By Erin Geiger Smith
NEW YORK Jan 31 The smartphone patent wars have
lit up courtrooms around the world. Next up: the smartphone case
The makers of protective cases that shield cell phones from
coffee spills and sticky-fingered toddlers are entangled in
countless lawsuits seeking to protect their designs.
The fights come as the mobile accessories market has gone
upscale with some cases made by luxury designers costing more
than the phones they cover. Some cases are billed as virtually
destruction-proof, said to protect precious electronics from
crushing blows or cresting waves.
Smartphones themselves are at the heart of a global patent
fight, with Apple Inc battling South Korean giant
Samsung Electronics Co over the design of the iPhone
But now similar fights are escalating over what swaddles the
gadgets, as the smartphone case market has become a roughly $1
billion annual industry, according to NPD Group, a market
research firm. More than 100 million Apple and Samsung phones
were shipped in the most recent quarter, making for more demand.
The damage claims in the case design fights are tiny
compared with the smartphone wars, but the lawsuits could help
spur a shakeout in a crowded market.
The biggest industry players sell their products at Apple
and AT&T Inc retail stores, as well as at retailers such
as Best Buy Co Inc. They have had success in getting
court judgments against Chinese counterfeiters and domestic
sellers of knock-offs, but the lawsuits involving one designer
against another aren't as easily resolved.
Otter Products Inc, the maker of OtterBox cases, has become
a frequent visitor to the courthouse.
The Colorado-based company has filed lawsuits in federal
court in its home state against LifeProof, also known as
Treefrog Developments Inc, and Mophie LLC for alleged patent
infringement involving waterproof cases for iPhones, iPods and
other devices. Mophie and LifeProof in court papers have denied
Otterbox and Mophie did not respond to requests for comment.
LifeProof declined to comment on pending litigation. Company
spokesman Jonathan Wegner said, however, that LifeProof has
programs in place to protect its own intellectual property.
The Ballistic Case Co, based in Florida, has also been a
repeat plaintiff. The company has sued rivals Cell-Nerds LLC and
Boxwave Corp for allegedly copying the look of its rugged "Shell
Gel" series of cases, which feature a dotted back and come in an
array of colors.
Designers invest significant resources in case styles and
deserve legal protection, said Alan Weisberg, a Ballistic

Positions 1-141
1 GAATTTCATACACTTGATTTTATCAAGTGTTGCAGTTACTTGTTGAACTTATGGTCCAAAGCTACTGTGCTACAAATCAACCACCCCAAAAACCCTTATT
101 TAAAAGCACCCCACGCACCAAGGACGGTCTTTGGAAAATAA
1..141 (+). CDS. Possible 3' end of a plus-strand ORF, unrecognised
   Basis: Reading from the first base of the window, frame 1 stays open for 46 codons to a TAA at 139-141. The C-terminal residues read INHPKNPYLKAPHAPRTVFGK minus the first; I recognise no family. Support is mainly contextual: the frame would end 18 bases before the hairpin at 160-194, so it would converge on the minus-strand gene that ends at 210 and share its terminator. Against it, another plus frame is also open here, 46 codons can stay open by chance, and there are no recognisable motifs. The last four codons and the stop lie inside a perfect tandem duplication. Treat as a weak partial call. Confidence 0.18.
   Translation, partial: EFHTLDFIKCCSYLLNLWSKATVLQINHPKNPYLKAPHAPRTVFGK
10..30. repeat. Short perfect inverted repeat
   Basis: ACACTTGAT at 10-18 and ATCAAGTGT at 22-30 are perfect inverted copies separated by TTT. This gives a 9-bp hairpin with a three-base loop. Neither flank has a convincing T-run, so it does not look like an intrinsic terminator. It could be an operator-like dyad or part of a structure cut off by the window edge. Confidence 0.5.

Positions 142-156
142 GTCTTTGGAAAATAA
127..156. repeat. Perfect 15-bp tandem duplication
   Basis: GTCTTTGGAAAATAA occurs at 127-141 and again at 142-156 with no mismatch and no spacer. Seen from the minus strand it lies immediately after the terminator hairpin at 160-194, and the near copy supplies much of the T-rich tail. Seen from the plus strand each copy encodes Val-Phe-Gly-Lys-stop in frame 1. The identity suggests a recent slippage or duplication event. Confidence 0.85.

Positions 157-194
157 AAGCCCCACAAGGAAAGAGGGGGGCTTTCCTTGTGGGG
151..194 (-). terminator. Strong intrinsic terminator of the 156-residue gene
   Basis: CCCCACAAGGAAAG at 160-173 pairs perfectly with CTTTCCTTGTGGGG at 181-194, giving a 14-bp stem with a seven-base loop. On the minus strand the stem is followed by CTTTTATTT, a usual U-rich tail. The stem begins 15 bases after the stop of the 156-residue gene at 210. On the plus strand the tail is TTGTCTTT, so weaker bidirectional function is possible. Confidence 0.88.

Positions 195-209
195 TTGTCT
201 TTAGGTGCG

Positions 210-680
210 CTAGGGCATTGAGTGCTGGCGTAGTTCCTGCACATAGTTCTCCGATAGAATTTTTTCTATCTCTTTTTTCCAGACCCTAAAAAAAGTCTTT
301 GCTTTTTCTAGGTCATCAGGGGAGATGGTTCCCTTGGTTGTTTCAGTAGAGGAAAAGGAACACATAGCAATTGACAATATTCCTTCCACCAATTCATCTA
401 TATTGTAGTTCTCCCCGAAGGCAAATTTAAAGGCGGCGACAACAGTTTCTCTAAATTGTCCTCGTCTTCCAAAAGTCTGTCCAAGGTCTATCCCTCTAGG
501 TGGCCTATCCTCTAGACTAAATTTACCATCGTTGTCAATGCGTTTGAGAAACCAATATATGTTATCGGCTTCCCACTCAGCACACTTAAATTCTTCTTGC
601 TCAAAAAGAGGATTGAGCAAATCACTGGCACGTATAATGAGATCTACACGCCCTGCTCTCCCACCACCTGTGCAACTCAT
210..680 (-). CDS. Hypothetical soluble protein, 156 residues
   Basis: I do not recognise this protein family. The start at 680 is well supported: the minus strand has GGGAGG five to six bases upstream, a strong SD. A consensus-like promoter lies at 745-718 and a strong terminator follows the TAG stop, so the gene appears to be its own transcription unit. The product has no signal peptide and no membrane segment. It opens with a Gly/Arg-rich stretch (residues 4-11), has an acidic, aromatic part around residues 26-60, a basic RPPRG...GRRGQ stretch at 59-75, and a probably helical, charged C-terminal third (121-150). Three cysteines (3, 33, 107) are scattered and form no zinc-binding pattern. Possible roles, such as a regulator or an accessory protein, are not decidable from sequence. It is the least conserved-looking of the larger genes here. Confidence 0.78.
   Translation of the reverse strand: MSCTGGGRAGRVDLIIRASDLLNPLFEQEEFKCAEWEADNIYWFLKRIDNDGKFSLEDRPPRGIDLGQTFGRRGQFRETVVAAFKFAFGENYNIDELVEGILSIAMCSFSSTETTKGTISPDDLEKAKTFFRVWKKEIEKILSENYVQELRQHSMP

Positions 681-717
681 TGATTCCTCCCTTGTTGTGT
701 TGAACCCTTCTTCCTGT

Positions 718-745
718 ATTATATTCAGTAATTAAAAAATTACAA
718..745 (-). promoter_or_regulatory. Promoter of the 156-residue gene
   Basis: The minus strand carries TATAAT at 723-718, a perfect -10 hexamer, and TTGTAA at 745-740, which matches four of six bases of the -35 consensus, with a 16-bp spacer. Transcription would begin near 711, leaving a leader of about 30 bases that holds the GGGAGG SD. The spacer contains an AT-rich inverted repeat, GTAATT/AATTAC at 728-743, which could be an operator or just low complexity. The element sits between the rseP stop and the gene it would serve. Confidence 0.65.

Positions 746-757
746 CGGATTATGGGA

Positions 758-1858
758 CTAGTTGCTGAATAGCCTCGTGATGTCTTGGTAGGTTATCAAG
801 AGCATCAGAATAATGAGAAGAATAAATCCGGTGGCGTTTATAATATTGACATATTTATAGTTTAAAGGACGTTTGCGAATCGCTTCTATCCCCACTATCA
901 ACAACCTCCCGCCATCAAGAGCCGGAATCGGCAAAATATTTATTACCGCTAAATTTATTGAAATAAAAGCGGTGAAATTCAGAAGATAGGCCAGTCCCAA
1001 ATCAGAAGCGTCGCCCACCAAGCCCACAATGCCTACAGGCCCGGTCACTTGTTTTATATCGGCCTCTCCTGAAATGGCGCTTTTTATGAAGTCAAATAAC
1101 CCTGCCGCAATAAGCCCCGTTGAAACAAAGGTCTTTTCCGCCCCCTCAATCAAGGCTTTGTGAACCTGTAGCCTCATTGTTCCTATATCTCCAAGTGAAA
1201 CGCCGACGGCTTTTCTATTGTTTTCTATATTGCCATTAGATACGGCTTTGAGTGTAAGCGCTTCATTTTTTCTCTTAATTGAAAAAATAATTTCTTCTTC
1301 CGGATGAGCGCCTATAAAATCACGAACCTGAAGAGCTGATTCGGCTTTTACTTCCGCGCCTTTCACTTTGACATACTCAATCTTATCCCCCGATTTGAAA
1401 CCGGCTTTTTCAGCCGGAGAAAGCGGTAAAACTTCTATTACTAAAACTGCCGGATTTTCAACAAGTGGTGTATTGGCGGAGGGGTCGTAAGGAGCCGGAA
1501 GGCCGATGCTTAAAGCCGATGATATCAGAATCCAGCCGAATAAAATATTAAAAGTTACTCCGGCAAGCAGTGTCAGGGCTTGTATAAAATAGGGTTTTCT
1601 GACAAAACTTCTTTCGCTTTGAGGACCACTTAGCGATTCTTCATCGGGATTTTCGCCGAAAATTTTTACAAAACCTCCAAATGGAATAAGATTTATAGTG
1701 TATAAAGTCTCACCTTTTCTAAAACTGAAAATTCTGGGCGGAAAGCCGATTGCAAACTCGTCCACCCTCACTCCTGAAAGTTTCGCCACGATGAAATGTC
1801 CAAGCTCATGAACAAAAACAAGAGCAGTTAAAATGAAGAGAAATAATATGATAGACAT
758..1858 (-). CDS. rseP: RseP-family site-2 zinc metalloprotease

The company has sold more than $12 million worth of Shell
Gel cases, according to court documents, and they are available
at major retailers. Both Cell-Nerds and Boxwave are smaller
enterprises that sell cases online. The Shell Gel models are
priced at about $35, while similar Cell-Nerds and Boxwave cases
go for less than $10.
Earlier this month, a Miami federal judge allowed
Ballistic's case against Cell-Nerds to move forward, while the
Boxwave case is in its early stages in the same court. Ballistic
claims it has so-called "trade dress rights" to the design of
its cases and wants similar, rival products off the market.
An attorney for Cell-Nerds, Ury Fisher, said the company
does not think Ballistic has accurately described its trade
dress rights, and he noted that such cases are difficult to
prove because plaintiffs have to show their product is readily
recognizable to consumers.
An attorney for Boxwave did not respond to a request for
For patent-based lawsuits to succeed, plaintiffs will need
to prove another company is infringing their patents and may
also have to show what is innovative about their designs and
worthy of protection.
If found to infringe, some companies could be forced out of
the market, said intellectual property attorney Christopher
Carani of law firm McAndrews, Held & Malloy.
So far, however, the in-fighting among case designers does
not show signs of slowing down the industry.
Casemakers have trotted out models they say are tricked out
to withstand two tons of force or can be used to film movies
underwater. At the recent Consumer Electronics Show in Las Vegas
where new case designs seemed to be on display everywhere, one
maker even showed off a case lined in soft orange putty that is
designed to become "rock hard" if the phone is dropped.